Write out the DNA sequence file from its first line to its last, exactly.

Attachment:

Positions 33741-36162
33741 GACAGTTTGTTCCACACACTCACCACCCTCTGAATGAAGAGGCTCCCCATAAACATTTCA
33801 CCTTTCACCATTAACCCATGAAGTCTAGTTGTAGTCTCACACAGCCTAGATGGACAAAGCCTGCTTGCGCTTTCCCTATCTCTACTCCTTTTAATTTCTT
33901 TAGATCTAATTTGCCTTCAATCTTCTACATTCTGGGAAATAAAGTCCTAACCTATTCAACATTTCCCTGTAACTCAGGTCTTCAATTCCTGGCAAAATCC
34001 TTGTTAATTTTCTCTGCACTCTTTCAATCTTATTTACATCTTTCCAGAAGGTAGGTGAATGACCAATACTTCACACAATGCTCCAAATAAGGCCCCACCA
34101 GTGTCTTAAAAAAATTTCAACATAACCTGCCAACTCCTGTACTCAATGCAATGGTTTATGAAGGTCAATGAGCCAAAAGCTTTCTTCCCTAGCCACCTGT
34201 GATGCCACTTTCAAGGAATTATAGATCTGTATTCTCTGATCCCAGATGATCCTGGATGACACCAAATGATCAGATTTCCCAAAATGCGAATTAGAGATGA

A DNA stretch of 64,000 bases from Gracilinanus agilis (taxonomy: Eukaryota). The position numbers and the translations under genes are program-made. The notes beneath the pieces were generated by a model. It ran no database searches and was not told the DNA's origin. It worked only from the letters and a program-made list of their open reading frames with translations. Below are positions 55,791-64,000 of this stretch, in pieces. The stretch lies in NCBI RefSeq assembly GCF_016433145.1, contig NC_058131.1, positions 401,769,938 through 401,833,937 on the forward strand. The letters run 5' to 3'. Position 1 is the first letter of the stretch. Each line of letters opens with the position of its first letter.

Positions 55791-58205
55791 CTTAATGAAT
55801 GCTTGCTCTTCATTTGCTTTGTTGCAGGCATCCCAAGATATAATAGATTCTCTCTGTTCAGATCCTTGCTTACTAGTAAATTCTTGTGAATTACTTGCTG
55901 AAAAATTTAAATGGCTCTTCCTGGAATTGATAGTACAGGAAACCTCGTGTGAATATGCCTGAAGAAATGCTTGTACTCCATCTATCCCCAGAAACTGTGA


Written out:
Positions 33741-36162
33741 GACAGTTTGTTCCACACACTCACCACCCTCTGAATGAAGAGGCTCCCCATAAACATTTCA
33801 CCTTTCACCATTAACCCATGAAGTCTAGTTGTAGTCTCACACAGCCTAGATGGACAAAGCCTGCTTGCGCTTTCCCTATCTCTACTCCTTTTAATTTCTT
33901 TAGATCTAATTTGCCTTCAATCTTCTACATTCTGGGAAATAAAGTCCTAACCTATTCAACATTTCCCTGTAACTCAGGTCTTCAATTCCTGGCAAAATCC
34001 TTGTTAATTTTCTCTGCACTCTTTCAATCTTATTTACATCTTTCCAGAAGGTAGGTGAATGACCAATACTTCACACAATGCTCCAAATAAGGCCCCACCA
34101 GTGTCTTAAAAAAATTTCAACATAACCTGCCAACTCCTGTACTCAATGCAATGGTTTATGAAGGTCAATGAGCCAAAAGCTTTCTTCCCTAGCCACCTGT
34201 GATGCCACTTTCAAGGAATTATAGATCTGTATTCTCTGATCCCAGATGATCCTGGATGACACCAAATGATCAGATTTCCCAAAATGCGAATTAGAGATGA

A DNA stretch of 64,000 bases from Gracilinanus agilis (taxonomy: Eukaryota). The position numbers and the translations under genes are program-made. The notes beneath the pieces were generated by a model. It ran no database searches and was not told the DNA's origin. It worked only from the letters and a program-made list of their open reading frames with translations. Below are positions 55,791-64,000 of this stretch, in pieces. The stretch lies in NCBI RefSeq assembly GCF_016433145.1, contig NC_058131.1, positions 401,769,938 through 401,833,937 on the forward strand. The letters run 5' to 3'. Position 1 is the first letter of the stretch. Each line of letters opens with the position of its first letter.

Positions 55791-58205
55791 CTTAATGAAT
55801 GCTTGCTCTTCATTTGCTTTGTTGCAGGCATCCCAAGATATAATAGATTCTCTCTGTTCAGATCCTTGCTTACTAGTAAATTCTTGTGAATTACTTGCTG
55901 AAAAATTTAAATGGCTCTTCCTGGAATTGATAGTACAGGAAACCTCGTGTGAATATGCCTGAAGAAATGCTTGTACTCCATCTATCCCCAGAAACTGTGA